In Your Opinion: Tax Rate Terms Explained

By Deputy Mayor Ram Anbarasan.

As your Deputy Mayor/Councilman At-Large in Franklin and a fellow resident, I meet many people on various occasions. Unsurprisingly, the major concern on everyone’s mind is the high “Real Estate Taxes” they pay to the Township, followed by the “Rising Assessed Value” of their property. Let me try to offer a simple explanation.

It is true that we all send our quarterly tax payments to the Township. But only 13.5 percent of what you send goes to the municipality towards our township’s tax levy, the amount collected to meet our annual budget.  Majority of what you pay, about 62 percent, goes to the school district and the rest goes to the county, open space, library, and fire district taxes. The 13.5 percent municipal tax levy is down from 16.23 percent in 2015 because the municipal portion of the tax bill has grown slower than any other portion.

Tax “Levy” and Tax “Rate” are distinctly different. A tax levy is the total amount of money that a government body collects in taxes to provide services to residents. A tax rate is the percentage of a taxpayer’s property value that is subject to taxation as determined by the Tax Assessor who is empowered by the Constitution of New Jersey to act independently from the Township. So the higher the combined assessed values of all properties (residential and commercial) in town, also known as “Ratables”, the lower the tax rate will likely be.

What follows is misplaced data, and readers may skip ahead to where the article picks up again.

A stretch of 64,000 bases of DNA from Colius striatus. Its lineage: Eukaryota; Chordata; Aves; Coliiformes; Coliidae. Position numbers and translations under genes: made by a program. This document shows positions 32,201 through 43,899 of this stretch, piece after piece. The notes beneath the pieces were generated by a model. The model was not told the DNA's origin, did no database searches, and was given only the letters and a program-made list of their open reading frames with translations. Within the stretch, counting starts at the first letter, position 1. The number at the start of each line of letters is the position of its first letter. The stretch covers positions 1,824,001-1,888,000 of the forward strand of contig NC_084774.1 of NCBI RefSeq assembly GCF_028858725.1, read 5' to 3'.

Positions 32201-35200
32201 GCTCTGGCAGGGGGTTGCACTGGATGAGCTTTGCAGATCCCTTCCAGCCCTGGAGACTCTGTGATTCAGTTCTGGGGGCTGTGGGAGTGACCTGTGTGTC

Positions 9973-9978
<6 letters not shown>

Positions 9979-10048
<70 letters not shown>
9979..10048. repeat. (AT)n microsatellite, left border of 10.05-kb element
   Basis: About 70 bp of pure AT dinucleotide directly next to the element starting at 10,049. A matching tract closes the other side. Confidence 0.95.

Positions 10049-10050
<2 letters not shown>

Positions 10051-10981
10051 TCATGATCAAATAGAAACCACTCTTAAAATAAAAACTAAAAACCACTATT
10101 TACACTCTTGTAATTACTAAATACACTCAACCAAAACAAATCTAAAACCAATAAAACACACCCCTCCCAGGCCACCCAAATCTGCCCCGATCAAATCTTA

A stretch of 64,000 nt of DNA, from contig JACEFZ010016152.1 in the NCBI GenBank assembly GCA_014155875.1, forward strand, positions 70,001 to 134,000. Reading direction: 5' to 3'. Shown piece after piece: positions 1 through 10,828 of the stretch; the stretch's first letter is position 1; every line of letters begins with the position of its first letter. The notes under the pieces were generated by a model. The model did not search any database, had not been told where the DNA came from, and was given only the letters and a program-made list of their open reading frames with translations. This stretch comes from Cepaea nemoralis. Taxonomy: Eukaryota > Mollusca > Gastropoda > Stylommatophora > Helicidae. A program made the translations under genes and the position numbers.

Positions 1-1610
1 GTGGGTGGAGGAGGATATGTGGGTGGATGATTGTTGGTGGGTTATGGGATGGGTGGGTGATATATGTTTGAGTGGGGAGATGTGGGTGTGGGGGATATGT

Looking back the last 20 years, Franklin’s tax levy in the last eight years has gone up by an average of 0.5 percent per year for a total of only 4 percent from 2015 to 2023. This means our Township budget has even remained lower than inflation rates during this period. As a comparison, the tax levy went up by a whopping 53 percent from 2003 to 2014 for an average of about 5 percent per year in 11 prior years.

According to a report[1] from the NJ Treasury Department, in 2022 following were the “General Tax Rates” in and around Franklin Township (1.970 percent): Bridgewater 2.034 percent, Hillsborough 2.171 percent, Manville 2.616 percent, Millstone 2.038 percent, Montgomery 3.172 percent, New Brunswick 2.489 percent, North Brunswick 6.010 percent, Princeton 2.432 percent, South Bound Brook 2.893 percent, and South Brunswick 3.538 percent. Franklin’s tax rate is the lowest in our region and maybe that is one of the reasons our population grew even more than the State’s growth rate in the 2020 census, making us the 17th largest town in New Jersey.

I may be contacted anytime at 908-581-3188 or by email at councilman.ram@franklinnj.gov or ram.anbar@gmail.com.

[1] https://www.nj.gov/treasury/taxation/pdf/lpt/gtr/2022taxrates.pdf

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